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Re: Interrupt handlers and mutex

Thanks you David -- excellent explanation.


On Dec 31, 2009, at 5:51 PM, David Holland wrote:

> On Thu, Dec 31, 2009 at 01:52:48PM -0600, Frank Zerangue wrote:
>> Help request -- Mutex(9) indicates that mutex replaces the spl(9) system.
> Here are some general (non-NetBSD-specific) answers based on
> underlying principles that will hopefully explain the situation better.
>> (1) When writing an interrupt handler, should the handler acquire a
>> spin mutex before modifying some IO that may be accessed also by a
>> LWP?
> Yes. In general, in a multiprocessor kernel, the interrupt handler
> will not necessarily run on the same CPU that has been posting
> requests to the device... and in general more than one CPU may be
> doing that. It is prohibitively expensive (as well as generally
> undesirable) to disable interrupts for all CPUs at once. Therefore,
> disabling interrupts only affects the current CPU, so in order to keep
> everything from being tied in knots, you need one or more locks. And
> because you can't sleep in an interrupt handler, these must be
> spinlocks.
> Spinlocks that are used from interrupt handlers must themselves also
> disable interrupts. Otherwise, if a thread holding the spinlock is
> interrupted by an interrupt handler that tries to acquire the same
> spinlock, you get a deadlock.
> For this reason, in essentially all multiprocessor systems, the
> spinlocks that you use for mutual exclusion in interrupt code disable
> and re-enable interrupts for you. In NetBSD each mutex can have an
> interrupt level associated with it; if that interrupt level is not
> IPL_NONE, acquiring the mutex raises the current interrupt level and
> releasing the mutex lowers the current interrupt level.
> And in turn, in such systems one generally never sees or uses the
> splfoo() functions except in code that hasn't yet been
> multiprocessorized.
> Currently in NetBSD the interrupt level is only lowered to zero and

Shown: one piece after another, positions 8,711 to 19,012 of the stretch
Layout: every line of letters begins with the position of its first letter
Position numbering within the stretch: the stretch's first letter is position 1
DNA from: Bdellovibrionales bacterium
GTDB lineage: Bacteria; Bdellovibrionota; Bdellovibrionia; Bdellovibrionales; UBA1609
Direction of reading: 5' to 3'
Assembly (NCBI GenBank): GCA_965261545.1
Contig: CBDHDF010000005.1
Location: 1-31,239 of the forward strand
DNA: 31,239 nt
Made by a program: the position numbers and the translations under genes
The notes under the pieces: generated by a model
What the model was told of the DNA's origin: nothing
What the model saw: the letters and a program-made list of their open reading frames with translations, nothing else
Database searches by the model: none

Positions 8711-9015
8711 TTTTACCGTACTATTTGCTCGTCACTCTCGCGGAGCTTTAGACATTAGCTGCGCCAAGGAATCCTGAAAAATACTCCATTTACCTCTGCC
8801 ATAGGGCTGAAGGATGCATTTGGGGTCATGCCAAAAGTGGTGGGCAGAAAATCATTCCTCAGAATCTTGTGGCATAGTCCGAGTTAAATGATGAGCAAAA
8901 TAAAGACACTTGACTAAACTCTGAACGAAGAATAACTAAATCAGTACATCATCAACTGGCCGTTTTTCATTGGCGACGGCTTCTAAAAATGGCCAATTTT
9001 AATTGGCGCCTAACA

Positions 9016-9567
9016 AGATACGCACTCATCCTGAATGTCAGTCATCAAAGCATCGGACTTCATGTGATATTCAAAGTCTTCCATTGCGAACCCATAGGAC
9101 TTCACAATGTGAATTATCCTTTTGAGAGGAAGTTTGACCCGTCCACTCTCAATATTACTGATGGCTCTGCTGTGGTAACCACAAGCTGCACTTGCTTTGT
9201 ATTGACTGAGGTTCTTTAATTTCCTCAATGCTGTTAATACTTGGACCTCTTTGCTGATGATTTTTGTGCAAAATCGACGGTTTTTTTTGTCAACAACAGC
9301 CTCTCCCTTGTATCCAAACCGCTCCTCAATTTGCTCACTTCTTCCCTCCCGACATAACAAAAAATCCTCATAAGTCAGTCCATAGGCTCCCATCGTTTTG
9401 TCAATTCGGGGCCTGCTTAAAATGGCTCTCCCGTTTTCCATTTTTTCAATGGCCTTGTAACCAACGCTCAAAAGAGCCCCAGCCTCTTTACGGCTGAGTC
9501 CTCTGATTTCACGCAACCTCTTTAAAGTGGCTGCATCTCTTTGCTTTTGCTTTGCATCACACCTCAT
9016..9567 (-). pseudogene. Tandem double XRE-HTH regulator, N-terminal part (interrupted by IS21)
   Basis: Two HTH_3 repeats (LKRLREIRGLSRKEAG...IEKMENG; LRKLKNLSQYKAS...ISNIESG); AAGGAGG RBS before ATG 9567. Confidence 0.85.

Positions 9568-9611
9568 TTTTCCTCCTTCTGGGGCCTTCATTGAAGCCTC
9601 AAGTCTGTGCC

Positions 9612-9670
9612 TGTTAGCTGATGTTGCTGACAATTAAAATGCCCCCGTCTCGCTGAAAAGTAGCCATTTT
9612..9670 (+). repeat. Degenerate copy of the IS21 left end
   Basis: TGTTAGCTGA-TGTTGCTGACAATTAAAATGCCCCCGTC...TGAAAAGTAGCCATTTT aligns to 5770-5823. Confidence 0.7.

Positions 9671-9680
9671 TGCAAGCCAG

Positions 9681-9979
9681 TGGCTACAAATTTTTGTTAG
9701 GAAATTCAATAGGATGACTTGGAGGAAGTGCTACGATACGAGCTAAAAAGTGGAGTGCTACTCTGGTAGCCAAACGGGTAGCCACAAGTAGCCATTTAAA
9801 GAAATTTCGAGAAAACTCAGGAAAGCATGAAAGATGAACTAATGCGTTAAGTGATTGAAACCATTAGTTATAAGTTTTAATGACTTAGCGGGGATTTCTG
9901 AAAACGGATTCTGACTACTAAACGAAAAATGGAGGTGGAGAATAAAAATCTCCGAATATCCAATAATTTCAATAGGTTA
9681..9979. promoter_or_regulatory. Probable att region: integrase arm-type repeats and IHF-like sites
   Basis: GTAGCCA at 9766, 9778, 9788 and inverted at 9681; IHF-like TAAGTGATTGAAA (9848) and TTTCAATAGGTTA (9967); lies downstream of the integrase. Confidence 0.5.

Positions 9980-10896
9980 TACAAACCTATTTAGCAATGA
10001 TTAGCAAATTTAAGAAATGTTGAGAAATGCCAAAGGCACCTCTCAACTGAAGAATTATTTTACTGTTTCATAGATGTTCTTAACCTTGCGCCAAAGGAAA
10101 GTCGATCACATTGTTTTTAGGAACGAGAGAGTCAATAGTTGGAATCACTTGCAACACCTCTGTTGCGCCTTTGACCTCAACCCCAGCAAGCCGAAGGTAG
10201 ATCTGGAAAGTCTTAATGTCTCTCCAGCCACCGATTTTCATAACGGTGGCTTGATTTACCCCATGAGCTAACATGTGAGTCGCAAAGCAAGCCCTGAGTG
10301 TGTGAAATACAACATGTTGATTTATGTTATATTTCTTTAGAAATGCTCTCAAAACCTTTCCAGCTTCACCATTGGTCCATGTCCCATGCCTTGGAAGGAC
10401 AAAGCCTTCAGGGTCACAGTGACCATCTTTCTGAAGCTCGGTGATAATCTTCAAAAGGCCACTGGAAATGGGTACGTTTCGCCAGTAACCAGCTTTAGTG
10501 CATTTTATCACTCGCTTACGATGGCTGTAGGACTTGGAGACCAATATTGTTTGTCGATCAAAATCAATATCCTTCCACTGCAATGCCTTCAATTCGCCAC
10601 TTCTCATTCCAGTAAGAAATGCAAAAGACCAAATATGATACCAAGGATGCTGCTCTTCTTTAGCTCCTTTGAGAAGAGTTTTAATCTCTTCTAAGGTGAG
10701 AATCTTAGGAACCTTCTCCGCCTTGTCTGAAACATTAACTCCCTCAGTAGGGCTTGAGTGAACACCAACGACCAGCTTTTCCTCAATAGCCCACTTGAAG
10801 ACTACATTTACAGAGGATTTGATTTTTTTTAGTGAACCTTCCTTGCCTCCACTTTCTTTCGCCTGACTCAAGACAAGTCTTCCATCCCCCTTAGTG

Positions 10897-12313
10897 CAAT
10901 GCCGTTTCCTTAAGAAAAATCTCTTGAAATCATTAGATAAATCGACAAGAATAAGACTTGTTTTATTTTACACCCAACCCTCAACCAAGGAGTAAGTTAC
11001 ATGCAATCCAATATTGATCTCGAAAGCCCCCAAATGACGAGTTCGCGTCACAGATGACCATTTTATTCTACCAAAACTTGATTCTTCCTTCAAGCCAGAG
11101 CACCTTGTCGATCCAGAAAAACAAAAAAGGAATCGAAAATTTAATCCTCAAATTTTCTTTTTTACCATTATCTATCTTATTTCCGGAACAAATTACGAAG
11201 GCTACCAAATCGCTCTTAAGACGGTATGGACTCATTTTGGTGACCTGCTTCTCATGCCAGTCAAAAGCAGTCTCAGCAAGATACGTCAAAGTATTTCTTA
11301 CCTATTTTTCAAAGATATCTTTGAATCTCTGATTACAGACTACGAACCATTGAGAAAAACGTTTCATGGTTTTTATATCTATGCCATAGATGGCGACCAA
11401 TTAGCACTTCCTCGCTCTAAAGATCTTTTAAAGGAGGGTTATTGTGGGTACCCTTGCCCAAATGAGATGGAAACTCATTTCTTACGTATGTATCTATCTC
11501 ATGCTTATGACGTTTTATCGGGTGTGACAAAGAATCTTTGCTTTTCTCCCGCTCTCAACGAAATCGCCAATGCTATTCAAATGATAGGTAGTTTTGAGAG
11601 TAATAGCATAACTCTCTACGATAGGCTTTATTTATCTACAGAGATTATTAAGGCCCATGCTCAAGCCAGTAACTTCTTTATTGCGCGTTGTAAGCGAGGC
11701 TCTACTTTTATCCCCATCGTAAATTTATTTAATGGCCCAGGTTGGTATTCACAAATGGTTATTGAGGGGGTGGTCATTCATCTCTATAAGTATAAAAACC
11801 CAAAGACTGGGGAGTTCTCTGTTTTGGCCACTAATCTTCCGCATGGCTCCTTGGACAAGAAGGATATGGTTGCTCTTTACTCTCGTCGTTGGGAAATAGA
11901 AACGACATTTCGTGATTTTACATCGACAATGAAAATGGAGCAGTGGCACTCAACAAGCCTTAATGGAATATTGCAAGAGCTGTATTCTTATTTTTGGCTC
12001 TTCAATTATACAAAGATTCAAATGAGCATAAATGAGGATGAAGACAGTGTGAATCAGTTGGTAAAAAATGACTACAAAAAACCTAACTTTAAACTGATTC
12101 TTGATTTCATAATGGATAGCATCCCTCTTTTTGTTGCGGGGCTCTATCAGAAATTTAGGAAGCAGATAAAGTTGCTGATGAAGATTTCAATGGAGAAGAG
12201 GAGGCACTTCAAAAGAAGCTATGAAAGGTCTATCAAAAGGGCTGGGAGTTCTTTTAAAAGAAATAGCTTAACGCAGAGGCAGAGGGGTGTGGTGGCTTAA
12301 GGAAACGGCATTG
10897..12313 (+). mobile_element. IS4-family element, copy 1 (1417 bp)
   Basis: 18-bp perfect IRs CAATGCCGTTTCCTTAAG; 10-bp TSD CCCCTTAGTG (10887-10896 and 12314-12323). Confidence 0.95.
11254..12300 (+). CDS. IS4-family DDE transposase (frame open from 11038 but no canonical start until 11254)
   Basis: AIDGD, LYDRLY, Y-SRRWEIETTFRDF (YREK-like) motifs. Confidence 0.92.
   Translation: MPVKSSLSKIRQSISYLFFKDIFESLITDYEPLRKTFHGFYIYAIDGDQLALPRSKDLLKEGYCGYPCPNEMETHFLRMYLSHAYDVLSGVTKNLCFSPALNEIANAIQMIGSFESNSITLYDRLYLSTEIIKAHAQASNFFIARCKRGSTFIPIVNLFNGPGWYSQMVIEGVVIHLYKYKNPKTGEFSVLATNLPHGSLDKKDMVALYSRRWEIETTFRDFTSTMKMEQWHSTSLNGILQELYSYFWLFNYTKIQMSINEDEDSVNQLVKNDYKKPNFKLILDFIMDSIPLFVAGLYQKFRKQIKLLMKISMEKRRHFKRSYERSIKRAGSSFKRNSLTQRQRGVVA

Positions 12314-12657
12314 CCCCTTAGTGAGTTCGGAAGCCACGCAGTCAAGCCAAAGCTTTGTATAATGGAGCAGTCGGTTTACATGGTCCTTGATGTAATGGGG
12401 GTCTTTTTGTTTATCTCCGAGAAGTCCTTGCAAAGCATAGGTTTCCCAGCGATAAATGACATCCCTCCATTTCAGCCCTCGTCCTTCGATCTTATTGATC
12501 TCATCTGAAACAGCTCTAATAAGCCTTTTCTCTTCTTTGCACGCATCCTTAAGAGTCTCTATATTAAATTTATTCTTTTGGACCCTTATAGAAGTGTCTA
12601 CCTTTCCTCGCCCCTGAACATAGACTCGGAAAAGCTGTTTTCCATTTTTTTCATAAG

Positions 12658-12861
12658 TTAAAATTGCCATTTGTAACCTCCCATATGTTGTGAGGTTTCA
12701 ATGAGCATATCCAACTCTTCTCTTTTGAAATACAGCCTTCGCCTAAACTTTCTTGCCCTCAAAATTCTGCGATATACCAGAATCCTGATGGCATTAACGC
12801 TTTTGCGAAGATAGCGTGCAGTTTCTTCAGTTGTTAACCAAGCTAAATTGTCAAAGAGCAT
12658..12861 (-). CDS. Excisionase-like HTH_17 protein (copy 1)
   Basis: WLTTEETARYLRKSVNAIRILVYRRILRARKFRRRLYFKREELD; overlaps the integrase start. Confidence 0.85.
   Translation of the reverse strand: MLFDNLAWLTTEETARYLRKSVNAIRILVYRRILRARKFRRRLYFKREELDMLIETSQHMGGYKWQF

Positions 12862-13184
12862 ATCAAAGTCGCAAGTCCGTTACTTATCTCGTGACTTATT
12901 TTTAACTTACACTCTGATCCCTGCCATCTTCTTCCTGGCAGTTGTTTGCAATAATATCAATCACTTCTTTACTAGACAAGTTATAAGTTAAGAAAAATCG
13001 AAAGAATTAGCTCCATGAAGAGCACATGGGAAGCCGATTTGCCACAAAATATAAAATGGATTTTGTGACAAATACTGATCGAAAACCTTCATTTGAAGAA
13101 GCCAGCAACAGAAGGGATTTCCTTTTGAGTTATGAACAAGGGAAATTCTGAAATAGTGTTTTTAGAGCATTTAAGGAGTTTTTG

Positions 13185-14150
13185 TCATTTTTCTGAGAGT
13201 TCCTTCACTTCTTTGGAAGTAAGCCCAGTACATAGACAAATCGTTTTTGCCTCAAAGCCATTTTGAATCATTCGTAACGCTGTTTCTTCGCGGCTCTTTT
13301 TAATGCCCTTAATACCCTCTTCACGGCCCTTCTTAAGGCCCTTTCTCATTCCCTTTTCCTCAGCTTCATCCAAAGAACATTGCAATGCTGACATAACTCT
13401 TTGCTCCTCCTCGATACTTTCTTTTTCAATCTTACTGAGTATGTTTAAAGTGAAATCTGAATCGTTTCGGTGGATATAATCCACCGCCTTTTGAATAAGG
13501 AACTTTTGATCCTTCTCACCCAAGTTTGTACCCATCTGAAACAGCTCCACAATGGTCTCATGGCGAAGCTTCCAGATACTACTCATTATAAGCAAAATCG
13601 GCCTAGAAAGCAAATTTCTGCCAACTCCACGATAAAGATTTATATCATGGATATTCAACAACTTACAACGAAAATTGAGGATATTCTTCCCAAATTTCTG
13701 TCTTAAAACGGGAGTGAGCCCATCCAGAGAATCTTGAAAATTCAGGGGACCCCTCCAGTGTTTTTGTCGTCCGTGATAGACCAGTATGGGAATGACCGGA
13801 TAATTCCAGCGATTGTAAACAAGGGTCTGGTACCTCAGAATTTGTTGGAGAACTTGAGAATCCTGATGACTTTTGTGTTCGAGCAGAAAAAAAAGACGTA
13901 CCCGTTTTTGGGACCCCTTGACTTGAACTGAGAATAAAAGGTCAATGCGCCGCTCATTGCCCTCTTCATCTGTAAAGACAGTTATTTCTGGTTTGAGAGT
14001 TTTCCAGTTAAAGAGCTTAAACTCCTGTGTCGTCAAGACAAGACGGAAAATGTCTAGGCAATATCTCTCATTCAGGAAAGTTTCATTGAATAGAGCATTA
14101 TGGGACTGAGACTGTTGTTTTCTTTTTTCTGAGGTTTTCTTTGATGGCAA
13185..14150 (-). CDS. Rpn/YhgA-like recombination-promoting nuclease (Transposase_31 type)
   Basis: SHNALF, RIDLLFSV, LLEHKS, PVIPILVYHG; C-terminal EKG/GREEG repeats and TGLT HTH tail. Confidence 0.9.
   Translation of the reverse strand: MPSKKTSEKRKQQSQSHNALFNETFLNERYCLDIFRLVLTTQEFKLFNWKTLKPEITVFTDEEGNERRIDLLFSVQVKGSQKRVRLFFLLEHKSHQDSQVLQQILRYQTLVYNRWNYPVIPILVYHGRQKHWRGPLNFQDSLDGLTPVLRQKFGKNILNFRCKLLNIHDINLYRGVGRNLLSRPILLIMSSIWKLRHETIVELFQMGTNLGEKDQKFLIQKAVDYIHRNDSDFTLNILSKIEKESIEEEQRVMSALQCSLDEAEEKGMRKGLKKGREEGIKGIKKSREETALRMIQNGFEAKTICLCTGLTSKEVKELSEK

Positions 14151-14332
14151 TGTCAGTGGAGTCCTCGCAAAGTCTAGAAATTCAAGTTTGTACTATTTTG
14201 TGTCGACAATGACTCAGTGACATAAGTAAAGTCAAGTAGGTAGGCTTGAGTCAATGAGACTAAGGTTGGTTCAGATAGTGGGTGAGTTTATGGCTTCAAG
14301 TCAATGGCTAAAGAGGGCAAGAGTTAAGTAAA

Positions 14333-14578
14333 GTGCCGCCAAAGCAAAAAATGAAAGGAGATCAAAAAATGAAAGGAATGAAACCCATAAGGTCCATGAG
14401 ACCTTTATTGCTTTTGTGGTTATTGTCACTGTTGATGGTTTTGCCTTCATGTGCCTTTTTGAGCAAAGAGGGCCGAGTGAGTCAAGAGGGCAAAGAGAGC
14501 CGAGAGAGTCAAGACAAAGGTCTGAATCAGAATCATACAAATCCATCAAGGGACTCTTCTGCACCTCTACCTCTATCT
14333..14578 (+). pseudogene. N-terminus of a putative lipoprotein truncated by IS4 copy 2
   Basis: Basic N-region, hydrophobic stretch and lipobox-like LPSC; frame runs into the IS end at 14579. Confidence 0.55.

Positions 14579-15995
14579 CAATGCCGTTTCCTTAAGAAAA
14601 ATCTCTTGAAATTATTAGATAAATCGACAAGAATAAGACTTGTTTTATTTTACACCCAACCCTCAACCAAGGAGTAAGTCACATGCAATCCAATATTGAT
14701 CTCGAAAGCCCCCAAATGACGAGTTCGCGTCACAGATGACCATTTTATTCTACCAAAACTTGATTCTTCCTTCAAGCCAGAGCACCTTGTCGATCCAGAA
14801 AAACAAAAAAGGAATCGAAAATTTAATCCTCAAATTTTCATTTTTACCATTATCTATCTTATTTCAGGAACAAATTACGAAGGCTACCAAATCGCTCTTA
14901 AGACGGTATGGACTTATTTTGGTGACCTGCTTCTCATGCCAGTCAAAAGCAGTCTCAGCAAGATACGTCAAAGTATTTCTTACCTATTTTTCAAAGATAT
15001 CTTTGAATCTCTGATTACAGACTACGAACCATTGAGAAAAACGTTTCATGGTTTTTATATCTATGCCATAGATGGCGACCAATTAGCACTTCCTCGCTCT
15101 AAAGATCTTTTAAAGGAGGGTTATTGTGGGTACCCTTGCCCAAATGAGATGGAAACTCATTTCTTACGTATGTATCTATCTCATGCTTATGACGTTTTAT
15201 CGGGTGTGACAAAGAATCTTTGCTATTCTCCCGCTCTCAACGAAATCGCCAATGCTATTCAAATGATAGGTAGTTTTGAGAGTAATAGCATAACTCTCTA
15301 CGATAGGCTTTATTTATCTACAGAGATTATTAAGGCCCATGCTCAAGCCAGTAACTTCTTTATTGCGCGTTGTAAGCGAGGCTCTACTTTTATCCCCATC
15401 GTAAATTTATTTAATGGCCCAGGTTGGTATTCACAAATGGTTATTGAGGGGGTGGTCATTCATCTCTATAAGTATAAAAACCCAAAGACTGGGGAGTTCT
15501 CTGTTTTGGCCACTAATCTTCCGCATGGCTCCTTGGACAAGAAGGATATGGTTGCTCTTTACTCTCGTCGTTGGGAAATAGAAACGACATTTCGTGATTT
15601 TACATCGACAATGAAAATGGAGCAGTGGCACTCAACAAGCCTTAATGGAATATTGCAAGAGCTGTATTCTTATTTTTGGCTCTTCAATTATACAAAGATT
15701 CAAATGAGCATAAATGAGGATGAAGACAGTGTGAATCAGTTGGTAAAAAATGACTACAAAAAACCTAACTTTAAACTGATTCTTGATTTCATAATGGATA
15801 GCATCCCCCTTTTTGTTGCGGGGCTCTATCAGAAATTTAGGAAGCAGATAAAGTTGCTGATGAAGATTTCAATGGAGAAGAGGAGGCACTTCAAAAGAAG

> only when all spinlocks have been released, instead of any time the
> necessary interrupt level drops. This is to avoid complexity when
> spinlocks are not released in order, and it mostly makes no practical
> difference. (It isn't a good idea to embed e.g. a small block using an
> IPL_HIGH mutex inside a large block using a lower-interrupt-level
> mutex. But then again, it also isn't a good idea to have a large block
> disabling interrupts or using a spinlock anyway.)
> NetBSD also has "soft interrupts" that have more process context than
> ordinary interrupt handlers; instead of borrowing the context of
> whatever's running when the interrupt arrives, they run on dedicated
> kernel threads; this means they can sleep to acquire mutexes. AIUI,
> the intended design is that most hard interrupts will do as little
> work as possible and trigger a soft interrupt to do the rest; this
> reduces the number of mutexes used from real interrupt handlers and
> reduces the overall amount of spinning. I'm not entirely up on the
> exact details at the moment and hopefully someone else will clarify if
> there are questions.
>> (2) What happens when the interrupt handler cannot acquire the
>> mutex? Will the LWP that holds it ever be able to run again?
> Define "cannot acquire". If the mutex is held by some thread on
> another processor, the interrupt handler will spin until it's
> released. If it's never released, the interrupt handler will spin
> forever, but that's not supposed to happen.
> If the mutex is held by some thread on the same processor, then you're
> deadlocked. This is why you have to disable interrupts before
> attempting to get a spinlock that's used from an interrupt handler.
> (Note: the exact details depend somewhat on the implementation. But
> you don't want to be writing code that pushes the boundaries.)
>> (3) Will a LWP that holds a spin mutex be pre-empted by the scheduler?
> In general, that depends on the interrupt level associated with the
> spin mutex. 
> -- 
> David A. Holland
> dholland%netbsd.org@localhost

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